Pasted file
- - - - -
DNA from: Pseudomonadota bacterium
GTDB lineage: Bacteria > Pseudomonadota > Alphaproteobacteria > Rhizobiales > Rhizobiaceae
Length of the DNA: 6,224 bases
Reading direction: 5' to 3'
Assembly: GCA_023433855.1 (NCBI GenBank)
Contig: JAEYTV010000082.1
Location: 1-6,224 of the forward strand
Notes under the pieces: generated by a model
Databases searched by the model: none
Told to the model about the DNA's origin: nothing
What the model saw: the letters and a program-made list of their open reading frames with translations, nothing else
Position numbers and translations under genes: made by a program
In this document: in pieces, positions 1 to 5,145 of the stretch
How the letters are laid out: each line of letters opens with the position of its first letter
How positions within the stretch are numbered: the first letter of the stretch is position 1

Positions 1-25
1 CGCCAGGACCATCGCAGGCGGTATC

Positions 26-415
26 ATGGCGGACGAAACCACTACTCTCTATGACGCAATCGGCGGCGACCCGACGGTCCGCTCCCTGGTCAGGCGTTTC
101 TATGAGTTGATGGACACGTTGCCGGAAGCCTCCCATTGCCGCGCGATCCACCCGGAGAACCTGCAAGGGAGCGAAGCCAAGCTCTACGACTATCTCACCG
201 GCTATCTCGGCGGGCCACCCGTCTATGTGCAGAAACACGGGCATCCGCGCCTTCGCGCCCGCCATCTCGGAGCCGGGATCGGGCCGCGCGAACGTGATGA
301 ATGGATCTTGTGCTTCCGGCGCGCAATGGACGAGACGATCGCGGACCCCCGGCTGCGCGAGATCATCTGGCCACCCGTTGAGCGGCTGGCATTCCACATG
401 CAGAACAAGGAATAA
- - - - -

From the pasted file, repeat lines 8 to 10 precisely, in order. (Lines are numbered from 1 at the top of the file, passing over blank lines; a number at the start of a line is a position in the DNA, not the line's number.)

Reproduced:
Notes under the pieces: generated by a model
Databases searched by the model: none
Told to the model about the DNA's origin: nothing